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Semi contrabassoon: Wikis


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A lesser branch of the Bassoon family is that consisting of instruments pitched between the Bassoon and the Contrabassoon. These instruments are generally known as Semi- or Half-Contras. These are pitched in either F (Quint bass) or G (Quart bass) a fifth or fourth respectively below the Bassoon. These instruments were used mostly in the 18th century and are remnants of the old Quartbass Dulcians. Generally these were considered to be easier to make than a full Contrabassoon due to its more compact size. These were shaped like over-sized Bassoons between five and six feet tall with a long descending bocal. Little literature exists that indicate that these instruments were used, although it is possible that they may have been used to some extent in military bands. No attempt to revive this instrument in the present day has yet been made. It could very well be a valuable asset to performers and composers alike. These would be perfect for second bassoon parts that have a low tessitura as the low register of the bassoon has great inflexibility. Also when a true Contrabassoon is not needed the smaller Semi-Contra could easily cover the part. The great organist Charles Marie Widor in his book on orchestration greatly expected that the Semi-Contra would be quickly added to the orchestra’s roster.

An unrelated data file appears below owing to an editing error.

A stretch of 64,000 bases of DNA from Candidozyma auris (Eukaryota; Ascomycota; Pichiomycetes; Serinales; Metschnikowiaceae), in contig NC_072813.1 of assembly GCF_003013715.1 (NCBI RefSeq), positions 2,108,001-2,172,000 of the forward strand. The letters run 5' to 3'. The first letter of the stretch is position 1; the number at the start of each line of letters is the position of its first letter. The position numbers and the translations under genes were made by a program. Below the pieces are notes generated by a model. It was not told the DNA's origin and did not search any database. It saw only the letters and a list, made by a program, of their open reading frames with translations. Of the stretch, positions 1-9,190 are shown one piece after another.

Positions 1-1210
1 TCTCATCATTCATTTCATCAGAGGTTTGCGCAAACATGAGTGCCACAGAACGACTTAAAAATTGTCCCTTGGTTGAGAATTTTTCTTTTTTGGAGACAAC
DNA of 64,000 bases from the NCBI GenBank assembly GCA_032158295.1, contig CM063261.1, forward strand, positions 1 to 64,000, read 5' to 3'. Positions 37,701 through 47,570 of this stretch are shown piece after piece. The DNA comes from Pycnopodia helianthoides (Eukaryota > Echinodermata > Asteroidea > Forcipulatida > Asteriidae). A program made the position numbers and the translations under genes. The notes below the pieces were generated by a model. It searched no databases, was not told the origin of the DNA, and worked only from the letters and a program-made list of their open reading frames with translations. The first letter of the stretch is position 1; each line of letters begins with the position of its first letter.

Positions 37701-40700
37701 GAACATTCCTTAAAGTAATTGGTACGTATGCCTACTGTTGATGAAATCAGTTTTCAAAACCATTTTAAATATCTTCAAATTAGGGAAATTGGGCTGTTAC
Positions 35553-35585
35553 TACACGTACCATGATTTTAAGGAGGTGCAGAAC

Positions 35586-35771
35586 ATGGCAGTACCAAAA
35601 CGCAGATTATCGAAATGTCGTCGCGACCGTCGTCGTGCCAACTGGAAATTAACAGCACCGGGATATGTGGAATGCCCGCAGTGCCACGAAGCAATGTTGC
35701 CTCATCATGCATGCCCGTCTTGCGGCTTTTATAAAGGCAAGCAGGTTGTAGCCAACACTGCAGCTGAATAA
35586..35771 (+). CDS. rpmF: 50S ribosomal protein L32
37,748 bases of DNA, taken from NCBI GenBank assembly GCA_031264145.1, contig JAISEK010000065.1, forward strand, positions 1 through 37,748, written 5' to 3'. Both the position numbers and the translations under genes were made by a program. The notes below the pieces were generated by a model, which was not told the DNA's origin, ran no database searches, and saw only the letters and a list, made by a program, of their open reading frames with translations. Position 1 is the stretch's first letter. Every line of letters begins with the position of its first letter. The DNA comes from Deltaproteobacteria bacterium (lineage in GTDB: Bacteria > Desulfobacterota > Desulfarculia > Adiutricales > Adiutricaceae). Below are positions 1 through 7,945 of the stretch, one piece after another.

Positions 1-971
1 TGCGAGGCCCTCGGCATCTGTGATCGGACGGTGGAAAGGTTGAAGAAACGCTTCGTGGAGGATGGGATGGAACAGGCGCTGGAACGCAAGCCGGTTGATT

The basson-quinte has not yet been made, but bassoon-players are calling for it. It would form the true bass of the Woodwind group, a fifth below the standard instrument, descending consequently to Eb, a semitone lower than the double bass. The low A, which Wagner wrote below Bb is admirably rich and full; 'then', say professionals, 'why not descend to Eb, with the same fingering and the same capabilities as the ordinary bassoon?' We have already seen that the low fifth, from double Bb to double F, is sufficiently robust to bear any weight of sound; the "new" low fifth would be still more robust. The basson- quinte is said do be easy of construction; we look to instrument makers to provide us with it in the near future. (See C. Pierre, La facture instrumentale à Exposition de 1889).

Unfortunately, no instruments were ever constructed on his instigation. It can be noted however that Widor remarks come in light of the dismal state of the French Contrabassoon in the late 1800’s, which was replaced with a Contrabass Sarrusophone in most instances. One interesting side note is that the famous operetta composer Arthur Sullivan is said to have owned a semi-contra in F and included parts for it in some of his operettas. Aside from the Great (Quart) Bass Dulcians, the only modern reproductions of historical Semi-Contras are being made by Guntram Wolf of Germany.



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